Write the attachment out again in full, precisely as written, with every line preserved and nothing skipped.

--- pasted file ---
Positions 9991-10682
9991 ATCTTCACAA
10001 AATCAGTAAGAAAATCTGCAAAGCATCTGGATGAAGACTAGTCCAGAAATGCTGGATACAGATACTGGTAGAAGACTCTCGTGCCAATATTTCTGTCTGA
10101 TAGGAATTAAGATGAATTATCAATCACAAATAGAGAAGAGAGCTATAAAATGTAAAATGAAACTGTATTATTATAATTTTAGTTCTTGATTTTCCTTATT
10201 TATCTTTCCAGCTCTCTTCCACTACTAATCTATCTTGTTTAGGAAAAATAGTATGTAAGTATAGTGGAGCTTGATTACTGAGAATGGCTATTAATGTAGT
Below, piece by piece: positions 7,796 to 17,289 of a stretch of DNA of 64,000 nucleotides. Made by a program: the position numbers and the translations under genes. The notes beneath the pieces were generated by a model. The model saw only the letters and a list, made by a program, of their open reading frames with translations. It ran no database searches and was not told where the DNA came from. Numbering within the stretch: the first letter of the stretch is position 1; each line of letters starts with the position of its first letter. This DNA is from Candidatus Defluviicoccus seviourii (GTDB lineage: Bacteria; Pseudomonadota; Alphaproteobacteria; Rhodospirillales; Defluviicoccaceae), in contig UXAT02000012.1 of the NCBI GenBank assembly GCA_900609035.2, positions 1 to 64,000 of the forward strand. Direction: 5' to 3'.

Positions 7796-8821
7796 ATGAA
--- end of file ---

Positions 9991-10682
9991 ATCTTCACAA
10001 AATCAGTAAGAAAATCTGCAAAGCATCTGGATGAAGACTAGTCCAGAAATGCTGGATACAGATACTGGTAGAAGACTCTCGTGCCAATATTTCTGTCTGA
10101 TAGGAATTAAGATGAATTATCAATCACAAATAGAGAAGAGAGCTATAAAATGTAAAATGAAACTGTATTATTATAATTTTAGTTCTTGATTTTCCTTATT
10201 TATCTTTCCAGCTCTCTTCCACTACTAATCTATCTTGTTTAGGAAAAATAGTATGTAAGTATAGTGGAGCTTGATTACTGAGAATGGCTATTAATGTAGT
Below, piece by piece: positions 7,796 to 17,289 of a stretch of DNA of 64,000 nucleotides. Made by a program: the position numbers and the translations under genes. The notes beneath the pieces were generated by a model. The model saw only the letters and a list, made by a program, of their open reading frames with translations. It ran no database searches and was not told where the DNA came from. Numbering within the stretch: the first letter of the stretch is position 1; each line of letters starts with the position of its first letter. This DNA is from Candidatus Defluviicoccus seviourii (GTDB lineage: Bacteria; Pseudomonadota; Alphaproteobacteria; Rhodospirillales; Defluviicoccaceae), in contig UXAT02000012.1 of the NCBI GenBank assembly GCA_900609035.2, positions 1 to 64,000 of the forward strand. Direction: 5' to 3'.

Positions 7796-8821
7796 ATGAA